As with many not-for-profit organisations, volunteers are a crucial part of making the museum a success. Although the work can be hidden away at times, it makes a huge impact on what we’re able to deliver for the community. Some volunteers, such as Alva sit with our collection team scanning photographs and archives so they’re available digitally. While two volunteers, both named Carol, assist with mounting textiles for display (a meticulous and time-consuming job). Generally no museum has sufficient staff to keep on top of all the work that needs to be done and volunteers make a huge difference.

We thank and celebrate our volunteers in a number of small ways. Last week was National Volunteers Week so a special tour through our offsite collection store was organised. Not an area most of our visitor hosting volunteers get to see. What was really nice was that part of that tour was led by our collection volunteers who got to host and share with our front-of-house volunteers.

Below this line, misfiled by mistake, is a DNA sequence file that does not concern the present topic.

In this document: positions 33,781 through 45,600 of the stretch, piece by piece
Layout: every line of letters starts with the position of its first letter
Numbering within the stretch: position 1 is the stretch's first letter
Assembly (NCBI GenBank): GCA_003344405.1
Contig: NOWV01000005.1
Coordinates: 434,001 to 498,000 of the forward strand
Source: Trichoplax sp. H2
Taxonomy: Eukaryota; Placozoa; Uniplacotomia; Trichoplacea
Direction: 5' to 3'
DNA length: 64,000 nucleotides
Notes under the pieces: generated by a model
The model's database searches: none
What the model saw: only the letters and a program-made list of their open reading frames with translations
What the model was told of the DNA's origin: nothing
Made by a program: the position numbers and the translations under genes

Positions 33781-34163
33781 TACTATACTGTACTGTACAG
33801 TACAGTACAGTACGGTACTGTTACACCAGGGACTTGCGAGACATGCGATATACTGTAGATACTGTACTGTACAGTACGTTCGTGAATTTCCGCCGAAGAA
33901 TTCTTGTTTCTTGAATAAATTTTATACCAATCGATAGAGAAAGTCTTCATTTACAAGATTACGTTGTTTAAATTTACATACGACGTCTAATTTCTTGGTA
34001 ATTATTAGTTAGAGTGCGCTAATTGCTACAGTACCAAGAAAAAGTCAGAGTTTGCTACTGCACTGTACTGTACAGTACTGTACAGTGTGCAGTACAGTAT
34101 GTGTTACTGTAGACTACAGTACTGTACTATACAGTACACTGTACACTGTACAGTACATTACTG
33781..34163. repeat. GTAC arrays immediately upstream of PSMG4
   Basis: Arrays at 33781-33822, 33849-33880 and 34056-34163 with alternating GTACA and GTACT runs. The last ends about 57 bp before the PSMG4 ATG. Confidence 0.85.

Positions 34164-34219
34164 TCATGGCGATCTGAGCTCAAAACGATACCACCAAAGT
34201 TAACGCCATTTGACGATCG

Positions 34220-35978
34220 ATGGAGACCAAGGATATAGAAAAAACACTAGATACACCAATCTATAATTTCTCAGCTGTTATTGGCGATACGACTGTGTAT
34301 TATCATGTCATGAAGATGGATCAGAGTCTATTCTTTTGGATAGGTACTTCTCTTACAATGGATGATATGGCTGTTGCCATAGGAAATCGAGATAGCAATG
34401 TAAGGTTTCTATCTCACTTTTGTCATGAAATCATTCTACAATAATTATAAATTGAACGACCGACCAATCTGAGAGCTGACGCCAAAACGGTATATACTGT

We’re lucky to have such a wonderful and dedicated group of people who help and support us in the work we do and they’re a very special and important part of our museum family.

30 June 2018

Laura Vodanovich – Director, MTG

Published in the Hawke’s Bay Today, 30th June 2018


Letters from NZ get star billing in latest exhibition

One of our many archive treasures is a plain red book with ‘Letters from New Zealand’, printed in gold on a somewhat fragile spine. This book contains letters written by members of the Webb family (Patty, her husband Reverend Anthony, their seven children and three nephews) to Mary Webb, Anthony’s sister living in England. Covering 1884-1885 the letters record the family’s journey to New Zealand, arrival at Dunedin, then Napier, and finally setting up home at Ormondville. Throughout, the letters are peppered with delightful accounts of daily life, as well as watercolours and sketches to further describe events. Mary considered the letters to have immense significance and bound them together to keep them safe. ‘Letters from New Zealand’ is the hero object in MTG Hawke’s Bay’s latest exhibition, The House of Webb, a Victorian family’s journey to Ormondville – opening to the public today.